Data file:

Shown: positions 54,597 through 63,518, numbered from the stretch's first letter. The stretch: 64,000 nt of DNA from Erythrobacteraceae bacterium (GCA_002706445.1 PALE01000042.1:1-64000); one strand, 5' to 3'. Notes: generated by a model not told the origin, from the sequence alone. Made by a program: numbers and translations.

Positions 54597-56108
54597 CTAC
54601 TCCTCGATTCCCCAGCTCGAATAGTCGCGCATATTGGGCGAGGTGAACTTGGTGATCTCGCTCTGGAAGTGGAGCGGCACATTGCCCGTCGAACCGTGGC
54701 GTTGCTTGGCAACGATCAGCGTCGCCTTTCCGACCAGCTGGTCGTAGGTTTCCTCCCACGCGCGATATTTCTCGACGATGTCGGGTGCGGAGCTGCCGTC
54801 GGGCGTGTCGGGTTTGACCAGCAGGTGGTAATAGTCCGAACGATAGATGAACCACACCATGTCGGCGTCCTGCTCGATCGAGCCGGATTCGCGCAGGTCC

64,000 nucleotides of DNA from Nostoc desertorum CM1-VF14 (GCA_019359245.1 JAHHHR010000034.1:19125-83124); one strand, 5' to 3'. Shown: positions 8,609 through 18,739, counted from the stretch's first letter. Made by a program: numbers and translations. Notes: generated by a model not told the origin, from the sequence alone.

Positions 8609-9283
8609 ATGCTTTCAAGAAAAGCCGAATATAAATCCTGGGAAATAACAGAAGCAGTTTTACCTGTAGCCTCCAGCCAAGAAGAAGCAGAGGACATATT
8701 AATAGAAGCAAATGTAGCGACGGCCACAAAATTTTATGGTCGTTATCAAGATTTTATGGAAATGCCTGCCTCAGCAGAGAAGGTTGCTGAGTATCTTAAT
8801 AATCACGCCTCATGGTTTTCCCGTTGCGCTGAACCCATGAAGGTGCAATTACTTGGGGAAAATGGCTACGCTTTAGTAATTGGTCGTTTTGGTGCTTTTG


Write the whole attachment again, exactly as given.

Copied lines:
Shown: positions 54,597 through 63,518, numbered from the stretch's first letter. The stretch: 64,000 nt of DNA from Erythrobacteraceae bacterium (GCA_002706445.1 PALE01000042.1:1-64000); one strand, 5' to 3'. Notes: generated by a model not told the origin, from the sequence alone. Made by a program: numbers and translations.

Positions 54597-56108
54597 CTAC
54601 TCCTCGATTCCCCAGCTCGAATAGTCGCGCATATTGGGCGAGGTGAACTTGGTGATCTCGCTCTGGAAGTGGAGCGGCACATTGCCCGTCGAACCGTGGC
54701 GTTGCTTGGCAACGATCAGCGTCGCCTTTCCGACCAGCTGGTCGTAGGTTTCCTCCCACGCGCGATATTTCTCGACGATGTCGGGTGCGGAGCTGCCGTC
54801 GGGCGTGTCGGGTTTGACCAGCAGGTGGTAATAGTCCGAACGATAGATGAACCACACCATGTCGGCGTCCTGCTCGATCGAGCCGGATTCGCGCAGGTCC

64,000 nucleotides of DNA from Nostoc desertorum CM1-VF14 (GCA_019359245.1 JAHHHR010000034.1:19125-83124); one strand, 5' to 3'. Shown: positions 8,609 through 18,739, counted from the stretch's first letter. Made by a program: numbers and translations. Notes: generated by a model not told the origin, from the sequence alone.

Positions 8609-9283
8609 ATGCTTTCAAGAAAAGCCGAATATAAATCCTGGGAAATAACAGAAGCAGTTTTACCTGTAGCCTCCAGCCAAGAAGAAGCAGAGGACATATT
8701 AATAGAAGCAAATGTAGCGACGGCCACAAAATTTTATGGTCGTTATCAAGATTTTATGGAAATGCCTGCCTCAGCAGAGAAGGTTGCTGAGTATCTTAAT
8801 AATCACGCCTCATGGTTTTCCCGTTGCGCTGAACCCATGAAGGTGCAATTACTTGGGGAAAATGGCTACGCTTTAGTAATTGGTCGTTTTGGTGCTTTTG